Save the dates! Jeff Hiller has cordially accepted an invitation to headline Drew Droege’s celebrated solo show, Bright Colors and Bold Patterns.
The Upright Citizens Brigade comedian and Nightcap regular replaces original star Droege as Gerry, a boozy and bitter gay man who goes off the rails at a same-sex wedding in Palm Springs. Directed by Michael Urie, the extended encore off-Broadway engagement is definitely worth another walk down the aisle.
RuPaul recently came to see Bright Colors and Bold Patterns and took a selfie with you. What was that like?
This sounds cheesy, but it was exactly what I wanted it to be. He was so sweet and said such nice things. It felt like he was genuinely into the show and the performance.
Where does one go from there?
Seriously. What else do I have to live for? I guess I could meet Oprah, but that’s about it.
Will you be watching All-Stars 3?
Uh, yes. I remember watching the very first episode of the first season on premiere night—I’m an early adopter. I never know who I’m really rooting for until the final three, but I do love Kennedy Davenport. I did not like Trixie Mattel in her season, but I’ve since fallen in love with her, too.
Before praising you, RuPaul tweeted that he was “a little apprehensive” when he discovered Drew Droege was no longer in the show. What’s it been like to step into Drew’s shorts as Gerry?
It’s been easy, honestly, because Drew wrote a really great play—a great piece of art, if I might be so pretentious. The character is so beautifully fleshed out, and the points he makes feel so real and true, so it hasn’t been that difficult.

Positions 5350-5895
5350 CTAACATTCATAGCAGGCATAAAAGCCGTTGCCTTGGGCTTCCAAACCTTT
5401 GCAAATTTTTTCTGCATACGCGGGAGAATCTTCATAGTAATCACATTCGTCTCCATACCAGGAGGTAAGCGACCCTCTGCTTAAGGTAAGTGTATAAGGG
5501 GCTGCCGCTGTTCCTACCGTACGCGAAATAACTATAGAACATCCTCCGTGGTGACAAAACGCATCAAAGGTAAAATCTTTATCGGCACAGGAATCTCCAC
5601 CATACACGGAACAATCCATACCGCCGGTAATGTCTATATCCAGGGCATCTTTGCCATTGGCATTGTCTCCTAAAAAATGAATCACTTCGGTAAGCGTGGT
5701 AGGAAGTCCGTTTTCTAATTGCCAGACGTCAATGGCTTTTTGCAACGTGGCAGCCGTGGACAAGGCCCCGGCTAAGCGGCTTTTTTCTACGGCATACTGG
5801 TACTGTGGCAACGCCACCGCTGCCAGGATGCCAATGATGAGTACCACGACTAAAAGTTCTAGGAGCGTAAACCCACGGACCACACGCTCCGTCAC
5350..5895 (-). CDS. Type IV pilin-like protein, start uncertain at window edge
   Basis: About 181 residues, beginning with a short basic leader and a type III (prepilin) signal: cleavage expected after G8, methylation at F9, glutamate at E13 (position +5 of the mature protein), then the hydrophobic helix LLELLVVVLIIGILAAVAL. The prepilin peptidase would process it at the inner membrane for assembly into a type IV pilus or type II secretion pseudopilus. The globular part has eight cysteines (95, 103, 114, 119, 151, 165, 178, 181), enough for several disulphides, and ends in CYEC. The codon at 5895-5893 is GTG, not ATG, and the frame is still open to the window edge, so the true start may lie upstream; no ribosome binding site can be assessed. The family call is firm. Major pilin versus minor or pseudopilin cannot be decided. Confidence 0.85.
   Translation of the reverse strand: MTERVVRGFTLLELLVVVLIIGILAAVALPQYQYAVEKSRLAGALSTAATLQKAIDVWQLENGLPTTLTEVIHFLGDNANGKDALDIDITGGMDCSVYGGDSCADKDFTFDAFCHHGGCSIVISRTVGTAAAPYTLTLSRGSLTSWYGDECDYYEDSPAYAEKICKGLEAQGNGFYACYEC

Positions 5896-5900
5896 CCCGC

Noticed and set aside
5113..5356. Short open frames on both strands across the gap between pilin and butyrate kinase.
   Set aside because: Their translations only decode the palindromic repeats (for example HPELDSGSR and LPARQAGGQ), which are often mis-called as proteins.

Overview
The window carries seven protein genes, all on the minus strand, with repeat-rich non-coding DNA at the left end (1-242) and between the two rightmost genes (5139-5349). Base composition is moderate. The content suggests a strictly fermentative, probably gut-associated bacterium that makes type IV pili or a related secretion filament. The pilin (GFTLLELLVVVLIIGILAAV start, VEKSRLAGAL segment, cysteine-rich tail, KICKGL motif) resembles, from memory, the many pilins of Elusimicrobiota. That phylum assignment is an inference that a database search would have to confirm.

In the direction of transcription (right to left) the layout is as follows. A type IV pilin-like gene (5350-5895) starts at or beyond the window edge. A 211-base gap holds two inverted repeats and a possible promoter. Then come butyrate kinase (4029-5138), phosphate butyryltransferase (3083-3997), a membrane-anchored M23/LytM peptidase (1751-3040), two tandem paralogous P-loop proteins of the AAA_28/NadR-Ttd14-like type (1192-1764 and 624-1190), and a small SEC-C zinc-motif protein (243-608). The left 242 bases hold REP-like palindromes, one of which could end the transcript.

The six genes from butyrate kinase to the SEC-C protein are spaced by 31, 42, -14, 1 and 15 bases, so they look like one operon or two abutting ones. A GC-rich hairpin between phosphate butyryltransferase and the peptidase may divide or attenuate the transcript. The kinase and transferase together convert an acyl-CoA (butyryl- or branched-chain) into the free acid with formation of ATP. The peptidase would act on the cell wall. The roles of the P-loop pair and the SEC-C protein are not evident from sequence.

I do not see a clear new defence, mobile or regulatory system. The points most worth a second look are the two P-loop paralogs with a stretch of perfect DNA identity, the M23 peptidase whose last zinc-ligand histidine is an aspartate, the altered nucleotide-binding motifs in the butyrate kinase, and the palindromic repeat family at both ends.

Gerry’s drug-fueled rant is triggered by a gay wedding invitation requesting guests not wear bright colors or bold patterns. You’re married. Did your wedding have a dress code or theme?
Can you imagine? Yeah, we had a Margaritaville theme! [Laughs] No, our theme was “this judge is going to marry us so we can get some tax write-offs.”
Gerry is extremely critical of gay marriage and the gay community’s assimilation into mainstream culture. As a married man, can you still appreciate Gerry’s arguments?
There’s definitely something to be said for being different and not following some prescribed statement about how people should live their lives. But, you know, if my husband dies, I want the apartment.
Did you become more boring after getting married?
I was pretty boring before I got married. Things are more exciting now, actually, because when people see my wedding ring, I can be like, “It’s to a man!”
I should probably point out that you and your husband are raising a cat with an Instagram presence.
Is that too on the nose? Listen, I’m just leaning into who I really am. I’m a mother and my cat-baby wants to shine.
One might describe Gerry as “a lot” or even “a bit much.” Is there any Gerry in you?
It’s been a long time since I’ve had an eight-ball of coke! I tend to play a lot of mean customer service representatives who make people angry, but I’m actually a people-pleaser who doesn’t like making waves. I would never say some of the things Gerry says for fear of offending someone. So it’s thrilling to play someone who’s not me—and who’s a three-dimensional character.
Gerry is unabashedly gay. Is that liberating to play?